In an internal audit (Also see Types of Audit – Eligibility Audits), the accounts payable audit can be the only focus or a significant portion of the full audit. Generally, the audit strategies for accounts payable audit has not much difference compared to other audits. However, the reasons for having an accounts payable audit have no impact on the strategies used in that audit as the auditors decide on those strategies based on the fraud risk assessment standard.
The primary purpose of having an accounts payable audit is to ensure that a company does not understate or overstate its accounts payable. When the internal auditors or the auditors from audit firms in Johor Bahru are conducting the audit, they need to make sure that the company have calculated and recorded the invoices, statements and other accrued expenses and liabilities properly.
The audit processes about completeness satisfy one of the essential audit objectives. Also, it is of utmost importance in the accounts payable audit. For the auditors to examine whether a company has done the calculations and documentation correctly, they may carry out procedures such as audit trails, reconciliations (Also see Introduction to Bank Reconciliation), as well as cutoff tests. Audit trails help in tracing and matching the recorded payables to the company’s payments. In this process, the auditors will focus on those open files that do not have matching documents. Besides, reconciliation procedures enable the auditors to identify if the general ledger’s summary figures and the accounts payable ledger transactions match each other. Furthermore, the auditors perform cutoff tests for cash disbursements and purchases to determine whether the business has included the transactions for a particular fiscal year (Also see The Differences Between Calendar Year and Fiscal Year) in the year-end financial statements.
The purpose of performing audit procedures about validity is to set up the legitimacy of accounts payable transactions. The auditors can achieve this by trying to communicate with the suppliers and vendors with transaction confirmation requests. As the type of business varies, the number and which suppliers and vendors who receive the request may be different. However, in most cases, the auditors will send that request to all regular suppliers and vendors of the company no matter whether there is a balance due currently. Moreover, the auditors may reach out to some occasional business partners when they found out that there are open invoices as they go through the records.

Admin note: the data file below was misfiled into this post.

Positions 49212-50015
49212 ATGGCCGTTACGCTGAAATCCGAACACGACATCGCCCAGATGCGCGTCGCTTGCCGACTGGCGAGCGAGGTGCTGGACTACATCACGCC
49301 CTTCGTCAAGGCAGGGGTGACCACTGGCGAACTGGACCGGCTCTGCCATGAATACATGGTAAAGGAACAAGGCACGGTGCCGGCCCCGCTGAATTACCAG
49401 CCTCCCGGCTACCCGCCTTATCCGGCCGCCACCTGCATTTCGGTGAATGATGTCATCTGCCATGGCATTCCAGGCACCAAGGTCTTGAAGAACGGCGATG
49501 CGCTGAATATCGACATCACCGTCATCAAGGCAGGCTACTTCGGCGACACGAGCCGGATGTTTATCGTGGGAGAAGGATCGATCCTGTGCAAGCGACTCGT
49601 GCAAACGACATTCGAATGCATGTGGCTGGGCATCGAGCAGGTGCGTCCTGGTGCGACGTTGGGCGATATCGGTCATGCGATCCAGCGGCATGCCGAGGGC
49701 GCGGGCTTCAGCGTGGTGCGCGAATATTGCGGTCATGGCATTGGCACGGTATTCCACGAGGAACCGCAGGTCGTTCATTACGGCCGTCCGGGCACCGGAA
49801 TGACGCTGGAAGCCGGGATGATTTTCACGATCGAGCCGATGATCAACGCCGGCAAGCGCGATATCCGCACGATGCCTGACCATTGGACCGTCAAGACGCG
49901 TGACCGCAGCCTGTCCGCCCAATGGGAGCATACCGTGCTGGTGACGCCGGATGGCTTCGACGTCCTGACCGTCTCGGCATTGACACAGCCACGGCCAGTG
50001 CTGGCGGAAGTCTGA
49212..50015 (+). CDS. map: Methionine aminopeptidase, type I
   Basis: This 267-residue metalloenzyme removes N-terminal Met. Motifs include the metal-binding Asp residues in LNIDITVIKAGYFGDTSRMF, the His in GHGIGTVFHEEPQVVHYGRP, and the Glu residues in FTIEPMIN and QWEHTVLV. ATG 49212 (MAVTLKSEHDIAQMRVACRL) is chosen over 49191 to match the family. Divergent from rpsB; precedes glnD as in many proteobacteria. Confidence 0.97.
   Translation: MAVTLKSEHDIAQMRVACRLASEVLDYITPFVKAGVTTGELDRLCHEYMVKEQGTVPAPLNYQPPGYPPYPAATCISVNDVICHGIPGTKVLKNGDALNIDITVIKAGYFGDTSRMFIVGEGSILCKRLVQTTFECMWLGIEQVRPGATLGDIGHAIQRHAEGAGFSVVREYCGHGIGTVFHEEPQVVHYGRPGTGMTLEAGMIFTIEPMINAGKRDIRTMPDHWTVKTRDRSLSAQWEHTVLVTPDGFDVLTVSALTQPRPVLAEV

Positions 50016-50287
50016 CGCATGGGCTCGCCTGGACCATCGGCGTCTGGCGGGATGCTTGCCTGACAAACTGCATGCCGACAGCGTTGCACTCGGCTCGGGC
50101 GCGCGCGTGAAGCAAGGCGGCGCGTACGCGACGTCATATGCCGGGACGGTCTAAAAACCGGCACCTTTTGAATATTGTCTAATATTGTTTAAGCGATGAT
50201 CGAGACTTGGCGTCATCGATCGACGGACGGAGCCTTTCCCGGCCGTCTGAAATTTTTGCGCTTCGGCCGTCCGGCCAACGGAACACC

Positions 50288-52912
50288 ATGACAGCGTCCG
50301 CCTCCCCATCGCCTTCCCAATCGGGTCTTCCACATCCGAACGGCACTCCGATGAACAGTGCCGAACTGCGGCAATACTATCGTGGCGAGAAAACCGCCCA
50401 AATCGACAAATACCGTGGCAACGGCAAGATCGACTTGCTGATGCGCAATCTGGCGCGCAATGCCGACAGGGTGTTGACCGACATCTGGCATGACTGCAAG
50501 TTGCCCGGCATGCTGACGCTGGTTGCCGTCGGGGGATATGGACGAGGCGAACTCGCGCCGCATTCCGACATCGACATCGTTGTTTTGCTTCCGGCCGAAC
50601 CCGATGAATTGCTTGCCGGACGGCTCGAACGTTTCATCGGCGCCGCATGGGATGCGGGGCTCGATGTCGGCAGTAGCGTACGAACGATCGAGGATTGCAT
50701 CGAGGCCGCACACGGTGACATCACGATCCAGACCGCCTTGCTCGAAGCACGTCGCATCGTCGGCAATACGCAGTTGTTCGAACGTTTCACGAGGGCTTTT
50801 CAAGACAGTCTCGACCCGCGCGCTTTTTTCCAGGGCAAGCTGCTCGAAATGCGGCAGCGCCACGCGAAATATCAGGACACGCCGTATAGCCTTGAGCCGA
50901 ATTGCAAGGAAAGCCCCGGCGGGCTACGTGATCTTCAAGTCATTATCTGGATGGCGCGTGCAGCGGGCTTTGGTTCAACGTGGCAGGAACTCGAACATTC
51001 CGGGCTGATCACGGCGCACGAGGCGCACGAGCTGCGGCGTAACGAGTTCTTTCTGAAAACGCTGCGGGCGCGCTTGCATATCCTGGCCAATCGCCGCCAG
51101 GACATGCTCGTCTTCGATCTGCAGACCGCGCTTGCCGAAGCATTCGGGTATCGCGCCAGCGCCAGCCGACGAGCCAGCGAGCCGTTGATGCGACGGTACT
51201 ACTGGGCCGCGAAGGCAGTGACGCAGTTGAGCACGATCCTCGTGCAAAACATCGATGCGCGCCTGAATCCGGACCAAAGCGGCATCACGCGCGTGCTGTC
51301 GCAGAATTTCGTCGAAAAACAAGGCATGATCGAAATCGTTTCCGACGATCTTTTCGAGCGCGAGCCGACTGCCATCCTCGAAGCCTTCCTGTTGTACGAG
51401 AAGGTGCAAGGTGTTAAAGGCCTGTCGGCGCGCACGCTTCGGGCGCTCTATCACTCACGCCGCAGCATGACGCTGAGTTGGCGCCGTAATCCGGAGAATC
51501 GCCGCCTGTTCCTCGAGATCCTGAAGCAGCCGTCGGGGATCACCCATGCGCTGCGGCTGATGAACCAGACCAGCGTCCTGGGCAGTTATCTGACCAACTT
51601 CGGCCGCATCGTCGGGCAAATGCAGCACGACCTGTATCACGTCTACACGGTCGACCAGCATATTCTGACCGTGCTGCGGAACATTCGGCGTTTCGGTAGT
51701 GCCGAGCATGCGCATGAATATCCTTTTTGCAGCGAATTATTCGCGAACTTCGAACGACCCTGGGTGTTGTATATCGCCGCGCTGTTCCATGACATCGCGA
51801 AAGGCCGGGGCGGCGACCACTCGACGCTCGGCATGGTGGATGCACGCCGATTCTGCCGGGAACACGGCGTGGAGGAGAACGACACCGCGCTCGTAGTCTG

The transactions for accounts payable of a company must comply with the applicable accounting standards. When the auditors audit for compliance, they can identify whether the accounting procedures of the company follow those standards. In most cases, the auditors will perform their work backwards, that is, they will start from assessing its year-end financial statements, which includes cash flow statement, income statement, as well as balance sheet. Then, they will pick some entries randomly from the general ledger before tracing back to their sources. This tracing will create an audit trail which enables the auditors to assess the pathway that the transactions have taken for them to examine the accounting procedures.
In the final step of the process of accounts payable audits, the auditors need to make sure that the company has disclosed the accounts payable balance properly in its year-end financial statements. The auditors may accomplish this step by performing the verification of financial statements. For instance, the auditor will make sure that the company has included its purchases in the calculation of the cost of goods (Also see Understanding Cost of Goods Sold), and it has listed its accounts payable as current liabilities. Besides, auditors need to pay attention to the footnotes, which give details about unusual transactions that probably need more explanation rather than a simple record. The last method that the auditors may implement to verify full disclosure is the review of a management representation letter which serves as clear evidence that the financial statements of the company have disclosed the purchases figures and accounts payable fully.